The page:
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What is your recovery strategy when the cloud fails?

Many of our clients have migrated to the cloud and one of their first reasons for doing that is reliability and security.  But nothing is perfect and you still need a solid recovery strategy regardless.  The recent Amazon outage reinforces that strategy.

Amazon Web Services is by far the world’s largest provider of internet-based cloud-computing services and this week, Amazon Web Services, experienced a widespread outage in its eastern U.S. region, causing unprecedented and major problems for thousands of websites and apps.

Amazon is the largest provider of cloud computing services in the U.S. Beginning around midday on the East Coast, one region of its “S3” service based in Virginia began to experience what Amazon, on its service site, called “increased error rates.”

While few services went down completely, thousands, if not tens of thousands, of companies had trouble with features ranging from file sharing to webfeeds to loading any type of data from Amazon’s “simple storage service,” known as S3.

Amazon S3 stores files and data for companies on remote servers. Amazon started offering it in 2006, and it’s used for everything from building websites and apps to storing images, customer data and commercial transactions.

By late afternoon Amazon issued a statement that it was still experiencing “high error rates” that were “impacting various AWS services.” “We are working hard at repairing S3, believe we understand root cause, and are working on implementing what we believe will remediate the issue,” the company said.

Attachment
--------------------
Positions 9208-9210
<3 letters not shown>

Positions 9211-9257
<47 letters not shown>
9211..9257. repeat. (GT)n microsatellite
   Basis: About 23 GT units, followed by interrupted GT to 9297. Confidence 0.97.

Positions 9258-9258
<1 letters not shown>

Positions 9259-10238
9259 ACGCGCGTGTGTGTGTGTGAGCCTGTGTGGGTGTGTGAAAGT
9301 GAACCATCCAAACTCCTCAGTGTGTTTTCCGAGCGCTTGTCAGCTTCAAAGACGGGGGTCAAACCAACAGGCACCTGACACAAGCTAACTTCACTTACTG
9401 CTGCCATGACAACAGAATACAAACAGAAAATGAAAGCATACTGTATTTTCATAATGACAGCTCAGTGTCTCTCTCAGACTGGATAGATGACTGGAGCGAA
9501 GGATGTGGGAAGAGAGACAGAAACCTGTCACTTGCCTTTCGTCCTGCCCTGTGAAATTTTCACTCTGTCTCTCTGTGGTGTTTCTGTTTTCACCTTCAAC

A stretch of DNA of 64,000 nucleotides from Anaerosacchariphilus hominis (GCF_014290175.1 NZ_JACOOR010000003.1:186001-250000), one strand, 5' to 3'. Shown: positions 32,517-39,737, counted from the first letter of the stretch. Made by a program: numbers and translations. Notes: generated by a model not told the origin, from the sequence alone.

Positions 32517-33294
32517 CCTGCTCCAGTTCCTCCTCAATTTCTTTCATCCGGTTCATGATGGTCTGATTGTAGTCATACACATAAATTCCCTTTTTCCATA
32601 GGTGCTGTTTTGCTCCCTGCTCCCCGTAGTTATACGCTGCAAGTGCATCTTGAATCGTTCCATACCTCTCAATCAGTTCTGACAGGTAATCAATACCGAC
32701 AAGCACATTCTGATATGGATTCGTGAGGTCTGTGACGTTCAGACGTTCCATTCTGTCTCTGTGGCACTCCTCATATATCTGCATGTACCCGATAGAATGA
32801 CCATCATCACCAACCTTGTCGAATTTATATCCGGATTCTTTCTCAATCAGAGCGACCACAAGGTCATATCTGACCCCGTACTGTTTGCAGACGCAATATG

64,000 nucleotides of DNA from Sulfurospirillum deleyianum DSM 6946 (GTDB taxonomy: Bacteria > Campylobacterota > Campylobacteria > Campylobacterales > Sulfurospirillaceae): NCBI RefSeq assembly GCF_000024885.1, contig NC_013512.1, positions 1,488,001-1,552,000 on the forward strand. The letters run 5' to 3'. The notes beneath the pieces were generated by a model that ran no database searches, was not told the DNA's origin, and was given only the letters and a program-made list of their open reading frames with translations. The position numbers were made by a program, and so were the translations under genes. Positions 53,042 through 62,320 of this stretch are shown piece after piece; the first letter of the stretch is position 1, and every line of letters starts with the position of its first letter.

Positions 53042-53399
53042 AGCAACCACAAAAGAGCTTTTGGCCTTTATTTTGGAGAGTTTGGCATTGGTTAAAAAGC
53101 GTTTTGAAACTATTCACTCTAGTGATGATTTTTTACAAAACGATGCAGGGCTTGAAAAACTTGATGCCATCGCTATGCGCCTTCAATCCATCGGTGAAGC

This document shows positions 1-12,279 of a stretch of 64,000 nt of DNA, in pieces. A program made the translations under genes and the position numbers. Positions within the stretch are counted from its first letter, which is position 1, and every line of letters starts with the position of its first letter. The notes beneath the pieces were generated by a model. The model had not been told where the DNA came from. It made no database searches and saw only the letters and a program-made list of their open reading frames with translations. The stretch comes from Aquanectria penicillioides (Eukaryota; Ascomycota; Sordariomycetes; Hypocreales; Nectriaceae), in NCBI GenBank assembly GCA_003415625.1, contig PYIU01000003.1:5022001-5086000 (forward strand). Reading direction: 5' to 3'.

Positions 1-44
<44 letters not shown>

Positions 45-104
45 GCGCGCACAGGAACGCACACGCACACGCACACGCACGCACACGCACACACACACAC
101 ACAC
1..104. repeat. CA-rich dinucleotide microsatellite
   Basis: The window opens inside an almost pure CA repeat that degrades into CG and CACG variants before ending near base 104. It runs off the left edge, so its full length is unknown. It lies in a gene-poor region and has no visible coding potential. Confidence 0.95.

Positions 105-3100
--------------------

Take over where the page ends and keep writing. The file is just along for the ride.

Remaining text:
Amazon’s Simple Storage Service, or S3, stores files and data for companies on remote servers. It’s used for everything from building websites and apps to storing images, customer data and customer transactions.

The problem affected both “front-end” operations — meaning the websites and apps that users see — and back-end data processing that takes place out of sight. Some smaller online services, such as Trello, Scribd and IFTTT, appeared to be down for a while, although all have since recovered.

The corporate message service Slack, by contrast, stayed up, although it reported “degraded service ” for some features. Users reported that file sharing in particular appeared to freeze up.

The Associated Press’ own photos, webfeeds and other online services were also affected.

Major cloud-computing outages happen periodically. In 2015, Amazon’s DynamoDB service, a cloud-based database, had problems that affected companies like Netflix and Medium. But usually providers have workarounds that can get things working again quickly.

What is your cloud recovery strategy?

http://www.mercurynews.com/2017/02/28/amazon-cloud-storage-failure-causes-widespread-disruption/

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